March 9, 2018: Current Opinion in HIV and AIDS
Benjamin Ammon, Princess Iroh, Yordanos Tiruneh, Xilong Li, Brian T Montague, Josiah D Rich, Ank E Nijhawan
The criminal justice system is a critical area of focus to improve HIV outcomes and reduce health disparities. We analyzed demographic, incarceration, socioeconomic, and clinical data for HIV-positive persons released to the community from the Dallas County Jail (1450 incarcerations, 1111 unique individuals) between January 2011 and November 2013. The study population was 68% black and 14% Hispanic; overall linkage to care within 90 days of release was 34%. In adjusted analyses, Hispanics were more likely to link than whites (aOR 2...
March 9, 2018: Journal of Urban Health: Bulletin of the New York Academy of Medicine
Kara Wools-Kaloustian, Irene Marete, Samuel Ayaya, Annette H Sohn, Lam Van Nguyen, Shanshan Li, Valériane Leroy, Beverly S Musick, Jamie E Newman, Andrew Edmonds, Mary-Ann Davies, François Tanoh Eboua, Marie-Thérèse Obama, Marcel Yotebieng, Shobna Sawry, Lynne M Mofenson, Constantin T Yiannoutsos
BACKGROUND: Globally, 49% of the estimated 1.8 million children living with HIV are accessing antiretroviral therapy (ART). There are limited data concerning long-term durability of first-line ART regimens and time to transition to second-line. METHODS: Children initiating their first ART regimen between 2-14 years of age and enrolled in one of 208 sites in 30 Asia-Pacific and African countries participating in the Pediatric International Epidemiology Databases to Evaluate AIDS consortium were included in this analysis...
March 2, 2018: Journal of Acquired Immune Deficiency Syndromes: JAIDS
N Ashwanikumar, Justin S Plaut, Barmak Mostofian, Siddharth Patel, Peter Kwak, Conroy Sun, Kerry McPhail, Daniel M Zuckerman, Sadik C Esener, Gaurav Sahay
Despite recent advances in the supramolecular assembly of cell-penetrating peptide (CPP) nanostructures, the tuning of size, shape, morphology and packaging of drugs in these materials still remain unexplored. Herein, through sequential ligation of peptide building blocks, we create cell-penetrating self-assembling peptide nanomaterials (CSPNs) with the capability to translocate inside cells. We devised a triblock array of Tat48-59 [HIV-1 derived transactivator of transcription48-59 ] based CPPs, conjugated to up to four Phenylalanine (Phe) residues through an amphiphilic linker, (RADA)2 ...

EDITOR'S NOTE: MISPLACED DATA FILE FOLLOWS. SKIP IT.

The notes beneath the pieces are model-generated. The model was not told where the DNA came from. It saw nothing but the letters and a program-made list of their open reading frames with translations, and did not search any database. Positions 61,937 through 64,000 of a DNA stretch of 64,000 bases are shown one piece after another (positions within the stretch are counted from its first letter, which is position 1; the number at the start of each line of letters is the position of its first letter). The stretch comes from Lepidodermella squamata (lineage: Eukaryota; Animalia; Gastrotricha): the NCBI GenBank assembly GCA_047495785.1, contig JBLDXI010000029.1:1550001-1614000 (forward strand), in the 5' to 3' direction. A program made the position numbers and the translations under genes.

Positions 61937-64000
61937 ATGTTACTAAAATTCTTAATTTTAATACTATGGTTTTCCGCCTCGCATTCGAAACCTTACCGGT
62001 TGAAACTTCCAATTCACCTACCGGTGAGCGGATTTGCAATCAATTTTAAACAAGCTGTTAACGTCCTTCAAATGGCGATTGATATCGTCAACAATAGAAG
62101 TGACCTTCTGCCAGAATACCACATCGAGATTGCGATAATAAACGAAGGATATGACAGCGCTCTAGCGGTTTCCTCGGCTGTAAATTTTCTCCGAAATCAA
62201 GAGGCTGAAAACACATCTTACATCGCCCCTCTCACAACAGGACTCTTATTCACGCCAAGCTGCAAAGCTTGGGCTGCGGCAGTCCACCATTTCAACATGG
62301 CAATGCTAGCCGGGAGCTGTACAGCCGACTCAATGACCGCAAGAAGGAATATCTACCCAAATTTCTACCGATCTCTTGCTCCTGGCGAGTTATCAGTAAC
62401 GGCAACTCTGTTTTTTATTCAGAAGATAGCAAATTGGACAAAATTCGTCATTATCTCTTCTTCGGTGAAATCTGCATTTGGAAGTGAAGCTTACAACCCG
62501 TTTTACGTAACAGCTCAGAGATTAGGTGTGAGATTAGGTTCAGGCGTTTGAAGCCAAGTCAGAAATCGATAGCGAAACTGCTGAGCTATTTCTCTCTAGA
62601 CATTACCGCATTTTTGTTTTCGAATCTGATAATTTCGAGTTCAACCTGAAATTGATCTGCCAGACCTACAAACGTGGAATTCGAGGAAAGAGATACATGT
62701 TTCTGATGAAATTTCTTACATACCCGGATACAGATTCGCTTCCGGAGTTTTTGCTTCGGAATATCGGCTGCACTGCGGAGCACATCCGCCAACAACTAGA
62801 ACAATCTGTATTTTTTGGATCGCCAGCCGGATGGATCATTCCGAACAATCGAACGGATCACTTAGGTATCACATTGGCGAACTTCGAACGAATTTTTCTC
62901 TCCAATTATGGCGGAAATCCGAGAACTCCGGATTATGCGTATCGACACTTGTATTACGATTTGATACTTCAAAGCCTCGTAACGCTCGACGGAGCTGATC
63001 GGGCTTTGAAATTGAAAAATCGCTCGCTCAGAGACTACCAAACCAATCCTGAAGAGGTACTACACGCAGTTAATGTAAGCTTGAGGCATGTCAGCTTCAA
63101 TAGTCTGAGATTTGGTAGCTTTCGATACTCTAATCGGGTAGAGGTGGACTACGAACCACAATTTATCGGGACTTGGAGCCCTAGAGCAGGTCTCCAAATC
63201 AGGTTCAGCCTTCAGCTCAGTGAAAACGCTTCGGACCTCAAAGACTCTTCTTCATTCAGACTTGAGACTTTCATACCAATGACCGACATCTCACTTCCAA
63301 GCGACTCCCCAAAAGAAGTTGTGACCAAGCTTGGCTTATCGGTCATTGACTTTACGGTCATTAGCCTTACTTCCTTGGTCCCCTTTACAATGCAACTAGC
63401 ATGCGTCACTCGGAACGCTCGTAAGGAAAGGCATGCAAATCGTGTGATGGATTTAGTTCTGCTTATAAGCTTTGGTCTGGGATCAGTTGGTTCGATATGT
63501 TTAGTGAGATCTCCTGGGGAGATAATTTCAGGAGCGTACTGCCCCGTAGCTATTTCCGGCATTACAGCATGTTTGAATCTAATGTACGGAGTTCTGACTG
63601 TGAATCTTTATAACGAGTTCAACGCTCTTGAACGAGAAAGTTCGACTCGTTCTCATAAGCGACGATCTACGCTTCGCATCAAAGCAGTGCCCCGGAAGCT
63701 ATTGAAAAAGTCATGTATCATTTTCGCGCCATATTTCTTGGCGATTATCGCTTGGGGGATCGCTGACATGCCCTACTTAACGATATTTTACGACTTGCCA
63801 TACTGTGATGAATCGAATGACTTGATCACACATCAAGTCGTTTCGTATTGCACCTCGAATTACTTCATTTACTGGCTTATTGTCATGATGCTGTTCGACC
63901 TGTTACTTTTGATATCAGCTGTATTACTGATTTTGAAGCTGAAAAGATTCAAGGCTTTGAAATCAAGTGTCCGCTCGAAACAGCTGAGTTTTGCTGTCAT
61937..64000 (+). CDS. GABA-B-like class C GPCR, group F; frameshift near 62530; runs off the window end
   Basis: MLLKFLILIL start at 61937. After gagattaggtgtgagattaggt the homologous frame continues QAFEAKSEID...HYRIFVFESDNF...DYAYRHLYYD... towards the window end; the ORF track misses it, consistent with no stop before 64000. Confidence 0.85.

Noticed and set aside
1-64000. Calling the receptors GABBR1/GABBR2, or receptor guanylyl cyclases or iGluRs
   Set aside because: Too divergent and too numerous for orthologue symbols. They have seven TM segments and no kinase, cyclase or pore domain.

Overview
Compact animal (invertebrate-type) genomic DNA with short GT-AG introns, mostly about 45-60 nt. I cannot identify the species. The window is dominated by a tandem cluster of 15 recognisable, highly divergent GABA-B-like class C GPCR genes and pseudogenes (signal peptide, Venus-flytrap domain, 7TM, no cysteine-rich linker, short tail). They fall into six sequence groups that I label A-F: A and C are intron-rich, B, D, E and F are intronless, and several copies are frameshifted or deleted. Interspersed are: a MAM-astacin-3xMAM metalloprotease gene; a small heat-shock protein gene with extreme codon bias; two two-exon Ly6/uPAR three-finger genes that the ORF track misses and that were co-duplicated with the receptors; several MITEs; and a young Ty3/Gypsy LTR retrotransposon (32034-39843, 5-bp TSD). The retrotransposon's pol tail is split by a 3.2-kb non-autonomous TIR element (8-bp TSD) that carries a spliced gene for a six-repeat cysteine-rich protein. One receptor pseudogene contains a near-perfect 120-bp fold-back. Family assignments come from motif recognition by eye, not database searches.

March 1, 2018: Journal of Controlled Release: Official Journal of the Controlled Release Society
Satheesh Kumar Sengodan, Sreelatha K H, Revathy Nadhan, Priya Srinivas
Reports till its discovery has proven multiple facets of Breast Cancer type 1 susceptibility gene (BRCA1) from nucleus to cytoplasm; from DNA repair to drug resistance; from Homologous Recombination (HR) to Ubiquitination; from breast to brain; from cancer to HIV and many of the roles are still unexplored. One of the recent attractions of BRCA1 is its role in regulating breast cancer metastasis though the exact mechanism is poorly understood. In this review, we will discuss the molecular interactions between BRCA1 and the key molecules of Epithelial to Mesenchymal Transition (EMT) associated with metastasis, its associated drug resistance and the possible treatment strategy for BRCA1 mutated breast cancer...
March 2018: Critical Reviews in Oncology/hematology
Katrina M Pollock, Hannah Pintilie, Caroline Foster, Sarah Fidler
Antiretroviral therapy (ART) has improved survival into adulthood for young people with perinatally acquired HIV-1 (yp-PaHIV), but long-term prognosis remains unclear. We hypothesized that on-going immune activation, reflected in the failure of CD4:CD8 ratio normalization would be observed in yp-PaHIV, despite ART.A cross-sectional study of routinely collected clinical data from a cohort of yp-PaHIV (≥16 years).Data were collected from records of individuals attending a specialist clinic for yp-PaHIV transitioning to adult care...
February 2018: Medicine (Baltimore)
Getnet M Kassie, Teklu Belay, Anjali Sharma, Getachew Feleke
Introduction: Focus on improving access and quality of HIV care and treatment gained acceptance in Ethiopia through the work of the International Training and Education Center for Health. The initiative deployed mobile field-based teams and capacity building teams to mentor health care providers on clinical services and program delivery in three regions, namely Tigray, Amhara, and Afar. Transitioning of the clinical mentoring program (CMP) began in 2012 through capacity building and transfer of skills and knowledge to local health care providers and management...
2018: Frontiers in Public Health
James Moody, Jimi Adams, Martina Morris